Have you ever thought about how much time and effort it takes to produce the chair and sofa you sit on, or the bed you sleep on?
I can certainly relate to the chapters we studied relating to product design, and quality management and international standards. Working for a furniture company, I get to watch training videos of how our products are produced. I must admit furniture design is very intense. Every chair, bed, and table has to be designed according to the ergonomics of the human body, as well as international standards; since our furniture is sold worldwide. Every piece is designed to assure comfort, convenience and style. Along with product design, the main focus has now become on “ecodesign”, the following is the statement our company shares regarding sustainability: “Like any industrial product, furniture is a source of environmental impact. Thereby participating in its degradation to the extent that it requires materials and energy, it must be transported and packaged, it can be maintained and repaired, and it will one day become a waste… This policy is now inseparable to our commitments of quality and creativity.” This statement clearly shows our company’s use of Life Cycle Assessment (LCA).
Our furniture pieces are designed by top European designers, creators and architects. Every piece of furniture produced goes through a very long production cycle. Furniture design begins with creativity, followed by design with the use of software such as Computer-aided design (CAD), and Design for manufacture and assembly (DFMA). Once the design is completed digitally, a prototype is then produced with the use of human labor as well as Computer-aided manufacturing (CAM). The prototype is then tested by the designer and management.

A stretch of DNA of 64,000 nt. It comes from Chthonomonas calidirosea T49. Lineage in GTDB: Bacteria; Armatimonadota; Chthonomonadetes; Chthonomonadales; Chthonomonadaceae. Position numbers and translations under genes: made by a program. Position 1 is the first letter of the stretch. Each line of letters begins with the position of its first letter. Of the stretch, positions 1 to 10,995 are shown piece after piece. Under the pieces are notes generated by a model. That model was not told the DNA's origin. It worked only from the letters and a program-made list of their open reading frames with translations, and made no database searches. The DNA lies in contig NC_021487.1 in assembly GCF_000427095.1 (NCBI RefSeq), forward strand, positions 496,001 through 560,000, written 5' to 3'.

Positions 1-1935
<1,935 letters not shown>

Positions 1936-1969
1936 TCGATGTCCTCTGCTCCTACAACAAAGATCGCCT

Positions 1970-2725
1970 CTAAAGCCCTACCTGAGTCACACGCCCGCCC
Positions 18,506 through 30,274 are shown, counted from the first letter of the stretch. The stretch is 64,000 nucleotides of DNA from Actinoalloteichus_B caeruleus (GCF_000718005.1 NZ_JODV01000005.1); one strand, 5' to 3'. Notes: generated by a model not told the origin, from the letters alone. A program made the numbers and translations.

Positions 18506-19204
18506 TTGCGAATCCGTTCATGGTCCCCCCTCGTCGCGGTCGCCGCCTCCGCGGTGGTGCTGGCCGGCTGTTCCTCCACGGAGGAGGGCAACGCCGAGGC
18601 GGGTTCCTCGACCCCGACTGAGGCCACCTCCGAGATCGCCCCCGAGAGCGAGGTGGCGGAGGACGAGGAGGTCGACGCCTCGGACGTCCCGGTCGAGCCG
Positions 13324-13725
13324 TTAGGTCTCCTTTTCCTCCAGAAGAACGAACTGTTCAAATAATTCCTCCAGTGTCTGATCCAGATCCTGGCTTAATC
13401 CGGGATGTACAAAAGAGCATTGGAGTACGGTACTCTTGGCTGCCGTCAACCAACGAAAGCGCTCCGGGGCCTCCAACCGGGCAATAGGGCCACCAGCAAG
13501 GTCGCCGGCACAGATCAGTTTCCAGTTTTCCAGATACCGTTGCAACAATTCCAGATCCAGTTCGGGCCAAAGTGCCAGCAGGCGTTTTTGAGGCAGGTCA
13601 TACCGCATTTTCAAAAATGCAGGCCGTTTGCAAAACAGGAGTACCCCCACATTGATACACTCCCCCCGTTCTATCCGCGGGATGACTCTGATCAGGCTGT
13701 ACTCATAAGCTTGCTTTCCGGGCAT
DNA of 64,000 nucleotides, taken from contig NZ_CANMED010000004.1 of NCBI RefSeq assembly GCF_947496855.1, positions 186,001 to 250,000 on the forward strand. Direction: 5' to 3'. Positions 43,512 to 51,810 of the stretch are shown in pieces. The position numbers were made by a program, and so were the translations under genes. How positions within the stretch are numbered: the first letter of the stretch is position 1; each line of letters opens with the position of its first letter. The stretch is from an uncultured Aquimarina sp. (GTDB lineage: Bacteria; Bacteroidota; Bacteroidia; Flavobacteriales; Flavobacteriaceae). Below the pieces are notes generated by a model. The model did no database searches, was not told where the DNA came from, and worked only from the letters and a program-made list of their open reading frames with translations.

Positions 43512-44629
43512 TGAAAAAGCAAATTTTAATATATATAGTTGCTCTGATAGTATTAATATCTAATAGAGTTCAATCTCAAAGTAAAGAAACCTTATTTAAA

Quality management is of crucial importance when it comes to the furniture we sell. To assure quality our furniture is only made with solid wood from environmentally sustainable forests, and the fabrics and leathers used in our furniture go through a series of detailed tests. Our fabrics go through a rub test, known as Martindale Test, which tests a fabric’s durability by counting the number of rubs it takes for a fabric to wear out. If a fabric wears out before 30,000 rubs then it is not durable, the most durable are fabrics from 30,000 to 100,000 rubs. Our leathers also go through a series of different testing methods such as absorbency, burning and stretching. A thorough inspection of the materials used is done by experts who “have the eye” to spot mistakes or natural defects. Some natural defects are usually found in leather. Since it comes from cows, some cows might get scars which are then found in the leather. A piece of furniture will only go into production, once it meets the European Furniture Standards and passes quality control.
Now that you have a better understanding about the creation of sustainable furniture, can you relate the importance of product design and quality management to other daily life objects?